Chancellor’s VAT cut: What does it mean for the Highland economy?

Visitors at Sligachan, Isle of Skye

A VAT cut to help kick start the hospitality industry was among the headline announcements made yesterday in chancellor Rishi Sunak’s summer statement.

But what might the measures mean for the Highland economy?

What has the chancellor announced?

As part of a £30 billion stimulus package Rishi Sunak announced that VAT will be cut from 20 per cent to five per cent on food, accommodation and tourist attractions.

The cut will come into force next Wednesday (15th July) – when many businesses will re-open their doors.

Eilean Donan Castle: A major attraction and important employer

It will apply for six months and will cover restaurants, pubs, cafes, hotels and B&Bs.

It is expected to also cover self-catering establishments and visitor destinations such as castles – though more details on sectors like marine tourism have yet to be confirmed.

Will it save jobs?

The Highlands is heavily reliant on hospitality and tourism – a sector among the worst affected by Covid-19.

Per head of population the Highlands and Islands has the highest number of furloughed workers in Scotland.

Tourism brings visitors and money to the Highlands

Since the pandemic almost 35,000 people – nearly 30 per cent of the region’s workforce – have been reliant on the Government to subsidise up to 80 per cent of their wages.

The furlough scheme runs out in October, and while the chancellor admitted that not every job will be saved after that, it is hoped measures to encourage people to spend, travel and go out will go some way to protecting livelihoods.

A 50 per cent meal discount – offering customers up to £10 a head off when eating out in cafés, pubs and restaurants from Monday to Wednesday throughout August – is also being introduced to encourage trade.

In Scotland there have been calls to roll out that scheme early, so that it includes the traditionally busy late July school holiday period.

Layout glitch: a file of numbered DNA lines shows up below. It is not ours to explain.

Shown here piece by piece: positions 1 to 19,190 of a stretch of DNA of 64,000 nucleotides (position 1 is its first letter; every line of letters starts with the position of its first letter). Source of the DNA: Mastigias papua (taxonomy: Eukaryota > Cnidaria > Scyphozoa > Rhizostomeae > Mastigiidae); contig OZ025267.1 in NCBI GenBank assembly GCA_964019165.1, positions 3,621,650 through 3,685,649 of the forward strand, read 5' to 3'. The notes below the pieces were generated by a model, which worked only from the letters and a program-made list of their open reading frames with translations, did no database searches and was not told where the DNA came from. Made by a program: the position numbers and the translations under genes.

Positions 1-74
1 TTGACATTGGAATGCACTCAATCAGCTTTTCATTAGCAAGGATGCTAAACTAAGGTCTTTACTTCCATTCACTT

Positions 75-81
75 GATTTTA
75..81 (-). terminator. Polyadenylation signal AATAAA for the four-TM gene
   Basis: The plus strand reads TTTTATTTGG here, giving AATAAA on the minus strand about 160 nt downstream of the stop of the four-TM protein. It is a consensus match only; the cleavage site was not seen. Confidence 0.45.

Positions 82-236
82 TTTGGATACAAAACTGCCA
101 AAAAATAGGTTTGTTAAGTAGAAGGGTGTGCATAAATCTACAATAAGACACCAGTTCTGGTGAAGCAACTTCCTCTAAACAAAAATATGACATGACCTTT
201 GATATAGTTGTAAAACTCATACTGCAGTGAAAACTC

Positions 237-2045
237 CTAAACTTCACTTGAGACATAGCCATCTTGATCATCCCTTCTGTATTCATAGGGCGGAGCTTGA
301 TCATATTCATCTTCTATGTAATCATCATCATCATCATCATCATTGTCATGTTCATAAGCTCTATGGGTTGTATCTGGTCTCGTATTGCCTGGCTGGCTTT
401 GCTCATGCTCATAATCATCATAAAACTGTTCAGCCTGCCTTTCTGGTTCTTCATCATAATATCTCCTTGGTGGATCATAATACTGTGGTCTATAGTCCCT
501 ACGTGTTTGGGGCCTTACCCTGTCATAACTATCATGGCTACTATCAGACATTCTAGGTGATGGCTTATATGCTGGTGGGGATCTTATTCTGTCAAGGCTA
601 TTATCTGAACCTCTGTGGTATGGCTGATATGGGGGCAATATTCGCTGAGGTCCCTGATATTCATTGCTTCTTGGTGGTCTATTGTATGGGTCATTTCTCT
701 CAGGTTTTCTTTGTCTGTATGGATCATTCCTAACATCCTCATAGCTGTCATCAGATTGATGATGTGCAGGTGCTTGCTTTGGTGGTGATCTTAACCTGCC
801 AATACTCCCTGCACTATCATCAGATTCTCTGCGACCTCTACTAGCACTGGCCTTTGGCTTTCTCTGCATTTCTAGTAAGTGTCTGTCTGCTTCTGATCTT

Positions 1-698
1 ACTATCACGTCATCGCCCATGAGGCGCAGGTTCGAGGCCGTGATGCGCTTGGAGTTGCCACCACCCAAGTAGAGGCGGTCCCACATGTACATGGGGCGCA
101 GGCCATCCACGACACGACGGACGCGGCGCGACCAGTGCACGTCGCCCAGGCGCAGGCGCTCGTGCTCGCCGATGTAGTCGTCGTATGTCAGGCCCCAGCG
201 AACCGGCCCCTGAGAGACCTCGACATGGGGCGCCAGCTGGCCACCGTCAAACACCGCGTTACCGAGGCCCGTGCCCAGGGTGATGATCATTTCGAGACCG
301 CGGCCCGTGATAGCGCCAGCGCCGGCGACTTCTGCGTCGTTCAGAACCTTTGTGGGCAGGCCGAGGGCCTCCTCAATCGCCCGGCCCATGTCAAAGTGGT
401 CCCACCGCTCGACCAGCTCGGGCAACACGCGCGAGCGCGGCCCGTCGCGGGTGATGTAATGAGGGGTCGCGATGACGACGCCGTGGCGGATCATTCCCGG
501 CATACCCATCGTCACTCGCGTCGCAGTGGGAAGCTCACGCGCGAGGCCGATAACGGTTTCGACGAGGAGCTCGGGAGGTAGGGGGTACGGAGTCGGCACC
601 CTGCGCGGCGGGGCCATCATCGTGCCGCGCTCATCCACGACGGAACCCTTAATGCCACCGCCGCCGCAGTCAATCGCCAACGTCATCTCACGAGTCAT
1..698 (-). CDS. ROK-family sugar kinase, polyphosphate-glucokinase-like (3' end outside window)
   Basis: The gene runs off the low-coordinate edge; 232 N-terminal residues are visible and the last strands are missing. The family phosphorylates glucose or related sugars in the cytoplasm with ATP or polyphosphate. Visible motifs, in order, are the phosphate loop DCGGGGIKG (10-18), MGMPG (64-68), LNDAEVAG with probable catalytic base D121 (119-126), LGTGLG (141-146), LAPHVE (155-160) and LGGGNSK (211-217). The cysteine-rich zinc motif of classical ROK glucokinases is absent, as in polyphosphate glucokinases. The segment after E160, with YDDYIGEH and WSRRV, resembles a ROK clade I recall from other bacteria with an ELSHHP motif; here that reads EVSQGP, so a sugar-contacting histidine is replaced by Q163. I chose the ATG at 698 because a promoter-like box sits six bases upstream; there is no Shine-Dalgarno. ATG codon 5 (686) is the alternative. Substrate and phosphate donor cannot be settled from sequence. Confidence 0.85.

When furlough runs out are there any other protections for workers?

As well as the VAT cut this week’s measures also include a “job retention bonus”. Companies will be paid £1,000 for every staff member kept on for at least three months after the furlough scheme ends in October.

What do the industry bodies say?

A spokesperson for Skye Connect, destination management organisation for Skye, said: “The cut in VAT from 20 per cent to 5 per cent for the hospitality industry is great news as we prepare to open our businesses after lockdown.

“The UK has had the highest rate of VAT in Europe and this has always put our industry at a competitive disadvantage.

“Our tourism industry is facing the shortest season on record before we are once more into the long winter with minimal income.

“The VAT reduction will help us retain jobs once the furlough scheme ends.

“We also welcome the Government’s ‘Eat out to help out’ initiative and support the Scottish Tourism Alliance’s proposal for the scheme to be brought forward to July in Scotland so that families planning a staycation during the school holidays can take advantage of the Government backed discount.

“Investing in our sector during this sharp economic downturn is a bold and welcome move that will save many thousands of jobs.”

And what about the politicians?

Kate Forbes, Scottish Finance Secretary, said the measures didn’t go far enough, and had called for a stimulus package of £80 million.

She said “While there are elements in this announcement to be welcomed, in particular the measures on VAT for tourism and hospitality, overall this package is a huge opportunity missed. It falls well short of delivering what is needed to boost the economy and protect jobs.

Kate Forbes: “Opportunity missed”

“There is no new capital spend, no extension to the furlough scheme for hard-hit sectors and no further support for households in financial difficulty. A half price meal out does not help those struggling to put food on the table.”

Ms Forbes wants the Scottish Government to be given additional borrowing powers to help shape Scotland’s economic response to the pandemic – a call that was supported this week by the leadership of Highland Council.

Shadow Scottish Finance Secretary Donald Cameron said: “Given that we have the added challenge of a late re-opening of the sector in Scotland, it is very important that we get on the front foot and make it clear that responsible visitors will receive a warm Highland welcome when they arrive here, and in so doing help the thousands of people here who rely on tourism for their livelihoods.”